America’s Best Cities for Foodies

Cities that make T+L readers' mouths water, be it French fusion, peanut-butter-and-kimchi sandwiches or the perfect piece of fried chicken.

7. Cleveland, Ohio

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The rust belt city offers some old-fashioned, even old-world, charms. Readers ranked it at No. 5 for its rich food halls, like West Side Market—with spices, baked goods and delis—which dates back to 1912, when it catered primarily to the city’s immigrants. Today, you can also still tuck into great Polish cuisine—like chicken paprikash, bratwurst, pirogues and stuffed cabbage—at Sokolowski’s University Inn, a James Beard American Classic award-winner now in its third generation of family ownership. Still, you don’t get into the top 10 by living completely in the past; Cleveland also delighted readers with its trendy street food and bars (like Happy Dog, where hot dogs come with vodka sauerkraut or Bloody Mary ketchup) and upscale, New-American spots like Lola Bistro, run by Iron Chef Michael Symon.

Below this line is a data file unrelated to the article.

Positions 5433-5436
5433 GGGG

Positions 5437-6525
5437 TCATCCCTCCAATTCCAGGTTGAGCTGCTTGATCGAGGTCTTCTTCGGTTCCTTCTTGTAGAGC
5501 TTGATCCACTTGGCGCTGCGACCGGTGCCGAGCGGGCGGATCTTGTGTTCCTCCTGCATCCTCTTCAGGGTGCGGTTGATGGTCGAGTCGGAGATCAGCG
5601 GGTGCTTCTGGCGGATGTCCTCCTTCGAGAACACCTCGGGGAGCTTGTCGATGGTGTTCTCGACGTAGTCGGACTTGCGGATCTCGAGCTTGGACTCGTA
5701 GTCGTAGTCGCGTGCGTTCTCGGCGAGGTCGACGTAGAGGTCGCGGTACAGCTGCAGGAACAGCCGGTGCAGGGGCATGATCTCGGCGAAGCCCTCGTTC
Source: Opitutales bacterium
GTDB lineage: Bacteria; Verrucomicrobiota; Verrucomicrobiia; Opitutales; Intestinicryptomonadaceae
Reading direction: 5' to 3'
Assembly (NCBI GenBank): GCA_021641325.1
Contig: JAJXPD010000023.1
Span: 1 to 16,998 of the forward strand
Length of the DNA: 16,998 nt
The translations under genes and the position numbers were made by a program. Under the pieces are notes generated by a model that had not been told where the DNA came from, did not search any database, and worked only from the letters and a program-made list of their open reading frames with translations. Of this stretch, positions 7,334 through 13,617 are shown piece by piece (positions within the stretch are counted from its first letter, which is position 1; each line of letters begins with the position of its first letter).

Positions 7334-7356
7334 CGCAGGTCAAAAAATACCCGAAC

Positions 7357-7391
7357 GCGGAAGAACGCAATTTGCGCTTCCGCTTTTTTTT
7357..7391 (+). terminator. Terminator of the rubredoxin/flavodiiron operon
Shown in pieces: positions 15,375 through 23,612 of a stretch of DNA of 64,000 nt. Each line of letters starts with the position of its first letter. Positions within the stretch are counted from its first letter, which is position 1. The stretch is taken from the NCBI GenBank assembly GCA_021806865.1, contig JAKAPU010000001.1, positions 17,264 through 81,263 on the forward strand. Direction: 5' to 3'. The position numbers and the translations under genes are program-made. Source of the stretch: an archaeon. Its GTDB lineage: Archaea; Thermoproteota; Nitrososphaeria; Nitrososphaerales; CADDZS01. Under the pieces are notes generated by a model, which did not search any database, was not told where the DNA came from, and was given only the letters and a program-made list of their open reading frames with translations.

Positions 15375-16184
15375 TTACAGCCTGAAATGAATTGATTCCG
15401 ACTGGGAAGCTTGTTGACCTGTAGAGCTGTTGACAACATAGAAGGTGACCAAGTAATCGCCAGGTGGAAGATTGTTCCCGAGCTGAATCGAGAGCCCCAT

America’s Best Cities for Foodies

7. Cleveland, Ohio

The rust belt city offers some old-fashioned, even old-world, charms. Readers ranked it at No. 5 for its rich food halls, like West Side Market—with spices, baked goods and delis—which dates back to 1912, when it catered primarily to the city’s immigrants. Today, you can also still tuck into great Polish cuisine—like chicken paprikash, bratwurst, pirogues and stuffed cabbage—at Sokolowski’s University Inn, a James Beard American Classic award-winner now in its third generation of family ownership. Still, you don’t get into the top 10 by living completely in the past; Cleveland also delighted readers with its trendy street food and bars (like Happy Dog, where hot dogs come with vodka sauerkraut or Bloody Mary ketchup) and upscale, New-American spots like Lola Bistro, run by Iron Chef Michael Symon. 

Clarence Holmes Photography / Alamy
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